Mathematics Stack Exchange is a question and answer site for people studying math at any level and professionals in related fields. It's 100% free, no registration required.

Sign up
Here's how it works:
  1. Anybody can ask a question
  2. Anybody can answer
  3. The best answers are voted up and rise to the top

Is there some easy way to compute number of particular permutations? Namely let $S_i$ be the number of permutations $(a_1,...,a_n)$, $\{a_1,\ldots,a_n\}=\{1,...,n\}$, satisfying the following conditions:

  1. $a_i=n$ for some $i\in \{1,\ldots,n\}$.
  2. $a_1<a_2<\ldots <a_i$.

Compute $\sum_{i=1}^n S_i$.

share|cite|improve this question
Did you mean $a_i = i$? – PEV Jan 26 '11 at 22:10
No. I really mean that $a_i=n$ is the maximal integer, before that we have an increasing sequence, and the rest can be arbitrary elements. – Jaakko Seppälä Jan 26 '11 at 22:14
@PEV , no I think he mean what he wrote, the last number in the permutation is the largest number of the set. every other element of the permutation are in decreasing order e.g. for {1,2,3} we get 3,23,13,123 but not 213 – Arjang Jan 26 '11 at 22:15
@Arjang: Not quite. We might have for example $(1,3,6,7,5,4,2)$. Now the largest number is in the middle, before it we have $1<3<6<7$ and three last digits can be in arbitrary order. I wrote it a bit clearly. – Jaakko Seppälä Jan 26 '11 at 22:22
@Jaska: For such problems, OEIS is very valuable. The set up you describe is fairly easy to code and once you have the values of $\sum_{i=1}^n S_i$ for the first couple of $n$ (2,5,16,65), plug them into OEIS and you will have found the pattern. Of course, this is a poor substitute to actual reasoning but it can be a good first step. – Dinesh Jan 26 '11 at 22:33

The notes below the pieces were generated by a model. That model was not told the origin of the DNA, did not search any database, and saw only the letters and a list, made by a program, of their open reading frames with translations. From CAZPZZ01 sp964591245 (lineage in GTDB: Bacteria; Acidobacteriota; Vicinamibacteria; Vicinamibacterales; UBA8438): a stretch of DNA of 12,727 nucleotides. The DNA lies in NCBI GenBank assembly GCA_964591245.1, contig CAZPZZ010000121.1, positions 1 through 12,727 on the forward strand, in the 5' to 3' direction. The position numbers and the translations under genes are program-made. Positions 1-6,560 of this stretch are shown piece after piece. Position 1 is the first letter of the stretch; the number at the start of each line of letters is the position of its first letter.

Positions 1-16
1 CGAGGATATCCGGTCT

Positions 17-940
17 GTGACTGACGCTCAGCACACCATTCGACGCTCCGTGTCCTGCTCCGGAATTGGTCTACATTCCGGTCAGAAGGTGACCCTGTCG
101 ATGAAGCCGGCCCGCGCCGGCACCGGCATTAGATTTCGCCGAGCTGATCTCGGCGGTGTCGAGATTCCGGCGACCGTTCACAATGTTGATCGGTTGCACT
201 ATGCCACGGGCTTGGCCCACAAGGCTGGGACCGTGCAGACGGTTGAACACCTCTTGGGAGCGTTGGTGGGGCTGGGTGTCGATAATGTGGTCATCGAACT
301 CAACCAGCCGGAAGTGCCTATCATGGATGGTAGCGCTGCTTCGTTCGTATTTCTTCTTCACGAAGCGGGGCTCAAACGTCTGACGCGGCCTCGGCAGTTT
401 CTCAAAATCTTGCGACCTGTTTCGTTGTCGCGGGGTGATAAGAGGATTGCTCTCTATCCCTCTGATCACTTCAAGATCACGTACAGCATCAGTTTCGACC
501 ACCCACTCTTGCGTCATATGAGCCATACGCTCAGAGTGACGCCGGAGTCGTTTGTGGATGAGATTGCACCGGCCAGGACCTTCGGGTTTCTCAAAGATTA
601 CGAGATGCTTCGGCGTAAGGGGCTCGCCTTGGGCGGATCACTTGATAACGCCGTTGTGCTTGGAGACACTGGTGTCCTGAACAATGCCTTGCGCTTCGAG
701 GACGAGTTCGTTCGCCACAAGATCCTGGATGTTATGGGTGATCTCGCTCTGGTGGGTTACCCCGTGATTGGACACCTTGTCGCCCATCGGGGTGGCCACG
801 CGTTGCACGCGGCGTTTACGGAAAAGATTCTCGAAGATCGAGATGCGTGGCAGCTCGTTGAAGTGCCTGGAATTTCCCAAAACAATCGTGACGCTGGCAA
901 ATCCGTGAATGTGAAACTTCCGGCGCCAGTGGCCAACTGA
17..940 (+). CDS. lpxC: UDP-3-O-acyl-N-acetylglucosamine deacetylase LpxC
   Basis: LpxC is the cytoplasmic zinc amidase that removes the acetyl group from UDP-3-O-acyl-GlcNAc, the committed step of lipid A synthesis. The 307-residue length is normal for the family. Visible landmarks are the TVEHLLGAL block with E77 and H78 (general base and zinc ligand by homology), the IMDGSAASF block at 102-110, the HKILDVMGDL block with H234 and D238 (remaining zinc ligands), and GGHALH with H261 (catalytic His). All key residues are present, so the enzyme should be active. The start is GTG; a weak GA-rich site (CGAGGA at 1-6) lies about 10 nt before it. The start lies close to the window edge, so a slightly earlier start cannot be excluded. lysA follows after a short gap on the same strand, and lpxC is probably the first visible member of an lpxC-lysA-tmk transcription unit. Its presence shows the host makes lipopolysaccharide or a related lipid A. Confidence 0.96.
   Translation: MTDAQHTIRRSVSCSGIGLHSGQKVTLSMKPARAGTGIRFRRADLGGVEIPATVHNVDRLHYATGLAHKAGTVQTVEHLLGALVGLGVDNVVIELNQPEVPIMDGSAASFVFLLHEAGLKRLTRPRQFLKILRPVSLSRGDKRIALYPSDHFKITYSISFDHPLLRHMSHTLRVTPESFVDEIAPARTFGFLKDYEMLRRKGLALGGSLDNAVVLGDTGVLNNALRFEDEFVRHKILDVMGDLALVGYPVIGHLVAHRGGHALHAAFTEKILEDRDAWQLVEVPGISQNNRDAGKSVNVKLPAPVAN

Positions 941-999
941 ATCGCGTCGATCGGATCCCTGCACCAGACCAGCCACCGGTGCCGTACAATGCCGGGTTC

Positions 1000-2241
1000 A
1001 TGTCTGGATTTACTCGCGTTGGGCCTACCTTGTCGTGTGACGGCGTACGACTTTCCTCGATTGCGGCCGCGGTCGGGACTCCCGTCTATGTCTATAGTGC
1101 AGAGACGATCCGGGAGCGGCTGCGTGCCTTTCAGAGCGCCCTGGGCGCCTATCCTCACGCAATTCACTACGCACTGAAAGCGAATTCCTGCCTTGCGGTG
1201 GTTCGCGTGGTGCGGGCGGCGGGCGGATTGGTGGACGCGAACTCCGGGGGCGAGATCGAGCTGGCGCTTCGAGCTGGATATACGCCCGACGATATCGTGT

up vote 4 down vote accepted

Edit: Slight mistake in the computation which trickled down.

First, let's count the number of $n$-tuples with with the property you describe. You know that $a_i$ is going to be. To select the previous $i-1$ elements, all you need is to select arbitrary $i-1$ elements from the remaining $n-1$ elements in your set, and place them in order. The remaining $n-i$ elements may be selected for $a_{i+1},\ldots,a_n$ arbitrarily. This gives $\binom{n-1}{i-1}(n-i)! = \frac{(n-1)!}{(i-1)!}$

Now, suppose you have two distinct $n$-tuples corresponding to the same $i$. Can they represent the same permutation? No: because two $n$-cycles represent the same permutation if and only if one can be obtained from the other by repeated cycling, $(a_1,\ldots,a_n) \to (a_2,\ldots,a_n,a_1) \to $ etc. Since both have $n$ in the same position in the cycle, the two $n$-tuples represent distinct permutations. So $S_i = \frac{(n-1)!}{(i-1)!}$.

So the number you want is $$\sum_{i=1}^{n} S_i = \sum_{i=1}^n\frac{(n-1)!}{(i-1)!} = e\Gamma(n,1)-\Gamma(n)$$ (thanks to PEV for the last equality).

share|cite|improve this answer
@Jaska: There is probably a closed-form for the sum in the end, but I'm on my way out of the office. I'll check later. – Arturo Magidin Jan 26 '11 at 22:34
@Arturo: The closed form is $e \Gamma(n+1, 1)- \Gamma(n+1)$. – PEV Jan 26 '11 at 22:39
@Arturo: Shouldn't it be $\binom{n-1}{i-1}$? You can't choose $n$, so you're selecting $i-1$ elements from $n-1$. – Mike Spivey Jan 26 '11 at 22:41
@Mike: Yes indeed; screwed that up in a rather silly way. – Arturo Magidin Jan 26 '11 at 22:42
@PEV: So with the correct computation, will that be $e\Gamma(n,1)-\Gamma(n)$? – Arturo Magidin Jan 26 '11 at 22:43

Your Answer


By posting your answer, you agree to the privacy policy and terms of service.

Not the answer you're looking for? Browse other questions tagged or ask your own question.